The life of those who dwell in the secret place of the Most High may be called a Hidden Life, because the animating principle, the vital or operative element, is not so much in itself as in another. It is a life grafted into another life. It is the life of the soul, incorporated into the life of Christ; and in such a way, that, while it has a distinct vitality, it has so very much in the sense, in which the branch of a tree may be said to have a distinct vitality from the root.

Tuesday, May 20, 2014

The Misery of Hell

In the opposite of pure love, that is to say, in selfishness, as it develops itself in a future life, we find the great principle of moral discord, and also that, which constitutes the essential basis of the misery of hell. The misery of hell is not an accident; but just to the extent it is experienced at all, it is a permanent and necessary truth. Like every thing else it has its philosophy. Its leading element is love, terminating in self as the supreme object; in other words, it is supreme selfishness. This principle, wherever it exists and wherever it is transferred, necessarily carries with it the grand element of the world of woe. A being, who is supremely selfish, is necessarily miserable. The result does not depend upon choice or volition, but upon the nature of things. Instead of the principle of unity, which tends to oneness of purpose with other beings, and naturally leads to happiness, he has within him the principle of exclusion and of eternal separation. In its ultimate operation, if it is permitted permanently to exist, it necessarily drives him from every thing else, and wedges him closer and closer in the compressed circumference of his own personality. So that he is not only at variance with God and with all holy beings; but he is not at unity even with the devils themselves. The principle of love, terminating in self as the supreme object and exclusive of other objects, in other words, supreme selfishness makes him at war with all other beings; and it is impossible for him to be happy but in their destruction, which is also an impossibility. This is the true hell and everlasting fire.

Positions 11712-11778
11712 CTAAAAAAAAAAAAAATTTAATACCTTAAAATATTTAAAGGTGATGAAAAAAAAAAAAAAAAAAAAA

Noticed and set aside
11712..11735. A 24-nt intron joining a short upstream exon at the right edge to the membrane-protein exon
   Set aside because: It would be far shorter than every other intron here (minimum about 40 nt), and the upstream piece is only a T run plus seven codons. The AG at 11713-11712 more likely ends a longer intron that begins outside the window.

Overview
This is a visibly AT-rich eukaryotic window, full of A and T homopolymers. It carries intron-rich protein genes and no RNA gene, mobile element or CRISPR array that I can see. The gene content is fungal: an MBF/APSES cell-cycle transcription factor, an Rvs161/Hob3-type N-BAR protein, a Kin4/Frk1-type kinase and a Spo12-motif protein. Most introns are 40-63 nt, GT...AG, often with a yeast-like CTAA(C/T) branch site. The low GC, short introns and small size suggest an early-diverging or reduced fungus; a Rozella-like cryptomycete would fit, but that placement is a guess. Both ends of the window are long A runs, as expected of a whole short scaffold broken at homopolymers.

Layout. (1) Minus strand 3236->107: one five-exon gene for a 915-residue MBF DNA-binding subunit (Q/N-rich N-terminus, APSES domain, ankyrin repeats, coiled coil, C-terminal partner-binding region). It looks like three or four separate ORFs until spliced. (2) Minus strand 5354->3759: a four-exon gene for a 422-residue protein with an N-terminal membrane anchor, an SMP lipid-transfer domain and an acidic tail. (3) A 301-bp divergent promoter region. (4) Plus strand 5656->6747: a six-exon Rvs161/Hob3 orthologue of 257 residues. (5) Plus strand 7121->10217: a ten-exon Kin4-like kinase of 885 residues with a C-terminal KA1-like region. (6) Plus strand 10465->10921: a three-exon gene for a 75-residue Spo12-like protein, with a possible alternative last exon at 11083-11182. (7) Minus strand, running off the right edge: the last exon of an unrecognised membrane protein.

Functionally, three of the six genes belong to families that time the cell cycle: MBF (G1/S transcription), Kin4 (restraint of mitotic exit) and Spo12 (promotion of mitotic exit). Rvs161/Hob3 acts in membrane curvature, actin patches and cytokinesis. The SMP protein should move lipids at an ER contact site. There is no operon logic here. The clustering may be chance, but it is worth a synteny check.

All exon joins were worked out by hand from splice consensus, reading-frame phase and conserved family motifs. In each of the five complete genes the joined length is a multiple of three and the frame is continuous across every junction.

— adapted from The Interior of Hidden Life (1844) Part 1, Chapter 12.

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